Dumping Word

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I hate Microsoft Word.  I don’t know how much of my life I’ve wasted on Word, although I’m certain I will be on my deathbed and wish I had all of the years back I spent cursing at Clippy and the Ribbon and every idiot who ever handed me a book or story entirely formatted by hand, every single paragraph still sporting the Normal style.  Whenever I’m working on a project and the phrase “let’s just use Word”, it must be like when people working at a gym hear a person say “fuck it, let’s just order Pizza Hut and eat a gallon of ice cream, because it’s easier than a treadmill.”

I’ve never written fiction in Word; until I switched to Scrivener, I did all of my work in emacs.  But because most print-on-demand houses and lit magazines work with .doc and RTF files, I’m usually forced to go through a final production step where I drag my completed work to Word and style and format it there, sometimes while doing battle with someone else’s templates.  Some places will take a PDF, and for many of my books, I’ve used FrameMaker for the layout.  It’s what I use at my day job, and I know it well.  But it requires me to use Windows, which happens to be written by the same company that makes Word, and that’s a zero-sum game for me.  I might be able to producecompiled Scrivener PDFs that meet all of my requirements, but right now, it’s not there yet.  I’m sure if I took a weekend or two to screw around with it, I could get it to work, but as the book production part of the book cycle happens last, it’s usually at the point where I have no patience for this and just want to get it over with.

I’m in the middle of finishing a book, and was going to use Word to lay it out for CreateSpace, like I did the last few times.  Three things stopped me.  First, my copy of Word 2008 for the Mac is slightly flaky, and it’s just “off”.  Second, I wanted to go buy a copy of Word 2011, and of course, there’s a huge maze of torment involved with this.  I am not even sure if Microsoft officially sells Word 2011 alone; I found one price on the web that costs more than buying all of Office 2011.  Also, they don’t have a 64-bit version, and the current Amazon listing is hovering at a star and a half out of five, with a ton of reviews saying “don’t buy this version!”  So I’m not willing to throw down a few hundred dollars on something that will cripple my machine.  Lastly, I started up Word the other day, and it got into this update death spiral, where it would download half a gig of updates, sit for an hour installing them, and then restart and say more updates are available.  That’s about the time I said fuck this, I’m ditching Word for good.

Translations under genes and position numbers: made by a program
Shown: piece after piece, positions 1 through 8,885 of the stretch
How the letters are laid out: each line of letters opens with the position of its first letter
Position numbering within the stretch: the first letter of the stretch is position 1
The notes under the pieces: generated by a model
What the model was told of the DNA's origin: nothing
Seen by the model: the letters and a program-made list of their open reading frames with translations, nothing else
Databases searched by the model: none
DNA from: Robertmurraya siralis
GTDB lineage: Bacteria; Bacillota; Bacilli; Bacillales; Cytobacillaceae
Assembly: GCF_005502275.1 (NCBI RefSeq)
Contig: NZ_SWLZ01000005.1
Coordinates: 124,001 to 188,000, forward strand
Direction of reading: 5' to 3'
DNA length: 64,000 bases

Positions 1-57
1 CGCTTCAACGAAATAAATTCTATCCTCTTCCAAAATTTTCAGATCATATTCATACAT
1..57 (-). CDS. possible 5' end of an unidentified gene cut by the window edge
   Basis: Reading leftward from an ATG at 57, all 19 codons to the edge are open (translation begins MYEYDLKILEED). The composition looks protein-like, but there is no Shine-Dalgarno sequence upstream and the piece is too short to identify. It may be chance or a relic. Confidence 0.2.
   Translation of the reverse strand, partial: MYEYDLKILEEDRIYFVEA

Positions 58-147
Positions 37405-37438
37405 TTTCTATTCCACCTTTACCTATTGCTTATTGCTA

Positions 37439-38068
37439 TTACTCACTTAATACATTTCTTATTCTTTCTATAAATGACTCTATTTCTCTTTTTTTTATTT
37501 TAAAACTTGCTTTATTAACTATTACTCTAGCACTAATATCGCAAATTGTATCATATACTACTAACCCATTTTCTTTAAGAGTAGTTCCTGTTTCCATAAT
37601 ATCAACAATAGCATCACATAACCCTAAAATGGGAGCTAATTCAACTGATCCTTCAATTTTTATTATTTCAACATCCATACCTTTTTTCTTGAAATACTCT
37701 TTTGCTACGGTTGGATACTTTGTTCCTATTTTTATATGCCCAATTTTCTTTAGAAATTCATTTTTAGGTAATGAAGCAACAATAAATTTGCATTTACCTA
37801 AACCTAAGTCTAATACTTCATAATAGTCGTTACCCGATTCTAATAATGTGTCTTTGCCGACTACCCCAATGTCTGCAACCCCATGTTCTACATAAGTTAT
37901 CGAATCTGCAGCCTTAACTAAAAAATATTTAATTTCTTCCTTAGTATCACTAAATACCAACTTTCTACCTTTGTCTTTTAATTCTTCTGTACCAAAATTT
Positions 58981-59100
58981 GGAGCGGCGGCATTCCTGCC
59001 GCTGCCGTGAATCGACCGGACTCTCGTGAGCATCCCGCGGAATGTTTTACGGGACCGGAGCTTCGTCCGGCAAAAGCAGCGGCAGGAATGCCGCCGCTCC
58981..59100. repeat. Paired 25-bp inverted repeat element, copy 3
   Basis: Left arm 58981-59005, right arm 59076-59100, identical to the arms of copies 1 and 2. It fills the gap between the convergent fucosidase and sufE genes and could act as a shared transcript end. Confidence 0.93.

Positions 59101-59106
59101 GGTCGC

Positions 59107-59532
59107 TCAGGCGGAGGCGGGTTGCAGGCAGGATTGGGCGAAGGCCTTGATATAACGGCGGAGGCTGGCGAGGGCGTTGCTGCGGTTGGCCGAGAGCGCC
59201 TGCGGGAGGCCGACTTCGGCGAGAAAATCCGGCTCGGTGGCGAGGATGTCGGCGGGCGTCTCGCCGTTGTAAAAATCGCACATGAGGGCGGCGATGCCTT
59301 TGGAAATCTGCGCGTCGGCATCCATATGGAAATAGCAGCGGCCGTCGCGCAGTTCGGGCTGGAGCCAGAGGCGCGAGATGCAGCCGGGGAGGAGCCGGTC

I have a copy of Apple’s Pages on my machine, but I’ve never really used it for anything.  I bought it for $20, thinking I’d eventually make a zine with it or something, but never got around to it.  On a whim, I had Scrivener export an RTF and then opened it in Pages, expecting the formatting to take a day or two.  I finished the whole thing in a couple of hours.

So here’s a list of why I like Pages more than Word:

  1. It’s much faster on my machine.  I have a 2.66 GHz i7 with 8 GB of RAM, and Word just clunks along.  It’s not swamping the CPU or flooding the memory; it’s just clunky.  Sometimes you click on something and there’s a delay.  It’s not a major delay, maybe a few dozen milliseconds, but it adds up.  It often feels like I’m working across a shared screen on VNC to another computer across a slow wireless connection.  It’s not unusable, but it’s maddening.  I know the MS apologists will say this is something screwy with my machine, but this is the top-of-the-line in mid-2010 MacBook, and right out of the box, with nothing else running, it was like this.  Pages runs fine, and performance is snappy.  No problems.